Can I be sued if I was never on the lease?

Full Question:

I lived for six months with a couple of friends. I had a verbal agreement with my friends to pay them for living in one of their bedrooms. We were all evicted because my friends were not paying their rent. Now my friend's landlord is suing all of us for back rent, despite the fact that I am not on the lease agreement, I am however listed as a resident. She claims that I was not on the lease because I was at work and that she had intended that I sign the lease. I was there when the lease was signed where she claimed that I wasn't being put on the lease so my friends would still have control of the apartment when I enlisted or if we had a falling out. She now denies this conversation ever took place. We lived at the apartment for six months, I wasn't listed as a tenant on the lease nor was there a space for me to sign the lease. Am I responsible for the debt accumulated by my friends or am I just being dragged into this because I have a job and steady income?
02/06/2009   |   Category: Landlord Ten... ยป Lease Termin...   |   State: Alaska   |   #15169


It will be a matter of determination for the court, based on all the facts and circumstances involved. Some of the factors that may be considered, among others, include whether you paid rent to the other tenants or had an agreement to pay rent directly to the landlord, and the terms contained in the lease. For example, the lease may state that any individual named on the lease is jointly and severally liable. Even without such a statement, a court may find that joint and several liability exists, so that any one person could be liable for the full amount and need to seek contribution from the others in a separate action. In the case of oral agreements, it is often one person's word against the other's.

Generally, where the roommate is not named and has not signed the lease, the roommate is considered a subtenant and pays his/her portion of the rent to the named tenant on the lease, who is responsible for the full amount of the rent to the landlord. However, Alaska law provides that by accepting possession and paying rent, a lease is effective against that person despite a lack of signing.

Contracts are agreements that are legally enforceable. A contract is an agreement between two parties that creates an obligation to do or refrain from doing a particular thing. The purpose of a contract is to establish the terms of the agreement by which the parties have fixed their rights and duties. A contract may be legally defined as a voluntary, legally enforceable, agreement made by persons with the proper capacity. It should include: 1) an offer; 2) an acceptance; and 3) consideration, or an exchange of value.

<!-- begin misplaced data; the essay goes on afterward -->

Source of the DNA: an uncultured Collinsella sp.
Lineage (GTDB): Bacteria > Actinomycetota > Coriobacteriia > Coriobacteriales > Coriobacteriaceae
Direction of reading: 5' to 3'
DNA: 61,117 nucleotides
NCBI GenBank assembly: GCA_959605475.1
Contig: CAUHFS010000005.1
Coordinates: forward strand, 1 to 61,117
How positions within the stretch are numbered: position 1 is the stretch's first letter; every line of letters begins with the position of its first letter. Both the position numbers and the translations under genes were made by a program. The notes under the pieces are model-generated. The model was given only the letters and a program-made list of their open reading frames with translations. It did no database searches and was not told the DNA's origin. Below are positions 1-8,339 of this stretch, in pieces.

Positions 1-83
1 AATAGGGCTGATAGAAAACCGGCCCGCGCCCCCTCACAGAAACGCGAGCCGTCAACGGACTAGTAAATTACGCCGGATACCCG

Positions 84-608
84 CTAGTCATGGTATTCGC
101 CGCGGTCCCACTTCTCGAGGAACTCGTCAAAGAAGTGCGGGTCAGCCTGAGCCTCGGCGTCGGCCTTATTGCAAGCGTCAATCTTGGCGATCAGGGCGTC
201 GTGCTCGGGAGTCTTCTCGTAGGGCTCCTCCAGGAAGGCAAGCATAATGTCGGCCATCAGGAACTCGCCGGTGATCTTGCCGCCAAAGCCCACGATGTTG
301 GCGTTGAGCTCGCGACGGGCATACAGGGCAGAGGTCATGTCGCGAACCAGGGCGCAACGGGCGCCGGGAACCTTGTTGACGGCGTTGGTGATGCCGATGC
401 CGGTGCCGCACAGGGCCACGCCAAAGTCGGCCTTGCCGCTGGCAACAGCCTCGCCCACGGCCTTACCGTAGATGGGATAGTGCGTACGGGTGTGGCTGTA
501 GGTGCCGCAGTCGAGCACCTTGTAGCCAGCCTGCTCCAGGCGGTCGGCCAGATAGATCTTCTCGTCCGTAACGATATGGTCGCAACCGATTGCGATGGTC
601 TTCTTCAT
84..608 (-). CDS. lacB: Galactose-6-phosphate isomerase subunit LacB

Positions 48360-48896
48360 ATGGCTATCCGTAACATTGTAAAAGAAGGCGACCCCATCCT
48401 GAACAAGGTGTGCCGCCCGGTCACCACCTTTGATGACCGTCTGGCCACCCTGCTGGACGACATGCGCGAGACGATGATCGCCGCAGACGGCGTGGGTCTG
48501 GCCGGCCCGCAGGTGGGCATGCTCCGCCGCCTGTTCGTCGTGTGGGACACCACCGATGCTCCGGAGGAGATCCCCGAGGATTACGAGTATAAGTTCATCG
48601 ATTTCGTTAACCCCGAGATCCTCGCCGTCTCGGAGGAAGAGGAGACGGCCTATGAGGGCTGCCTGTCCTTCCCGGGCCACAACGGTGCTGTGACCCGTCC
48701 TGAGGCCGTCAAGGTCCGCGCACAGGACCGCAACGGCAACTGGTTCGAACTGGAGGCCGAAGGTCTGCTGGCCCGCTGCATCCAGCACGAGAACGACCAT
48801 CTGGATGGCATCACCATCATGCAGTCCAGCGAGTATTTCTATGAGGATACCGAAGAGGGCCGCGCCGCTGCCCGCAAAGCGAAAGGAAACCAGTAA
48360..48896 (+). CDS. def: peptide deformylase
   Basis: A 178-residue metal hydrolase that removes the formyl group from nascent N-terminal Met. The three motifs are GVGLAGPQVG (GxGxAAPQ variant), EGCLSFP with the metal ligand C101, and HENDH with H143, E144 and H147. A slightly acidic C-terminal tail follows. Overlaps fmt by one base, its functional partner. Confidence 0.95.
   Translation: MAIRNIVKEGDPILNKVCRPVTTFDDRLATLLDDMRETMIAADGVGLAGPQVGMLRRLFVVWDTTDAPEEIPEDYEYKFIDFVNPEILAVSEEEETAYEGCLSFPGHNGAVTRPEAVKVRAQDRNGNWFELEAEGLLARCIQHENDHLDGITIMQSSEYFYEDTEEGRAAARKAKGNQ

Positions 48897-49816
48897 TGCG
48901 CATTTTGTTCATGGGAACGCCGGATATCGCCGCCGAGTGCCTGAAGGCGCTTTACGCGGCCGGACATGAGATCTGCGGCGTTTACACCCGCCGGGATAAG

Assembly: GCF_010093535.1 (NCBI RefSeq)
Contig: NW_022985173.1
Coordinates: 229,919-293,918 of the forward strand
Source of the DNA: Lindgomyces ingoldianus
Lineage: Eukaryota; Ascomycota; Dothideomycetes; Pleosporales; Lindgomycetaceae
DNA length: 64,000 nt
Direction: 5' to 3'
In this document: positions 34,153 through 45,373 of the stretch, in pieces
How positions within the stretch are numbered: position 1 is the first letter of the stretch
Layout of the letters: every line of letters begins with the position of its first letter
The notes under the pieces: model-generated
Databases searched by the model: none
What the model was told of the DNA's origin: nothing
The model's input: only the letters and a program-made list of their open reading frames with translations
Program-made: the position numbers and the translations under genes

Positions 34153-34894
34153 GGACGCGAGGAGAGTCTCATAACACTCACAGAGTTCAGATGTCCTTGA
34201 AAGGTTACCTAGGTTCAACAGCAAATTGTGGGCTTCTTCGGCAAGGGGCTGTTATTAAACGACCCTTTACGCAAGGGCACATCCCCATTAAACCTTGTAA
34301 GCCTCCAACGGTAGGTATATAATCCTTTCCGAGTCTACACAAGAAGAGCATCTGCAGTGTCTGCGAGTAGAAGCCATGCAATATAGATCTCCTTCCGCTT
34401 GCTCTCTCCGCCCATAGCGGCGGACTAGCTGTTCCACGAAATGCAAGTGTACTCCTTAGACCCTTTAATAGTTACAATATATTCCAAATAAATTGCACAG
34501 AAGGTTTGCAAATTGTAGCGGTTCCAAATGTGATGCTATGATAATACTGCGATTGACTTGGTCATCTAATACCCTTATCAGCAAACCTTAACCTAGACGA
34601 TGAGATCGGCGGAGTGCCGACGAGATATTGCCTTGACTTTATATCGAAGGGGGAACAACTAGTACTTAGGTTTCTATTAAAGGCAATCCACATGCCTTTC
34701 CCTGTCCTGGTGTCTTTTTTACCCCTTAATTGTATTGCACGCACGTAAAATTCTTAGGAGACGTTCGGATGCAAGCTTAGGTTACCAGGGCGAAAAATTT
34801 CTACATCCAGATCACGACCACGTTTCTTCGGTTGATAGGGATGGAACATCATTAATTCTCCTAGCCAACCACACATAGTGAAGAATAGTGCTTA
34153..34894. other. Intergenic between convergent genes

Acceptance of an offer is the expression of assent to its terms. Acceptance must generally be made in the manner specified by the offer. If no manner of acceptance is specified by the offer, then acceptance may be made in a manner that is reasonable under the circumstances. An acceptance is only valid, however, if the offeree knows of the offer, the offeree manifests an intention to accept, and the acceptance is expressed as an unequivocal and unconditional agreement to the terms of the offer.

Many offers specify the method of acceptance, whether it be oral or written, by phone or in person, by handshake or by ceremony. Other offers leave open the method of acceptance, allowing the offeree to accept in a reasonable manner. Most consumer transactions fall into this category, as when a shopper "accepts" a merchant's offer by taking possession of a particular good and paying for it at the cash register. But what constitutes a "reasonable" acceptance will vary according to the contract.

A contract may be express or implied. A unilateral contract is one in which there is a promise to pay or give other consideration in return for actual performance. A bilateral contract is one in which a promise is exchanged for a promise. A contract is an agreement between two parties that creates an obligation to do or refrain from doing a particular thing. The purpose of a contract is to establish the terms of the agreement by which the parties have fixed their rights and duties.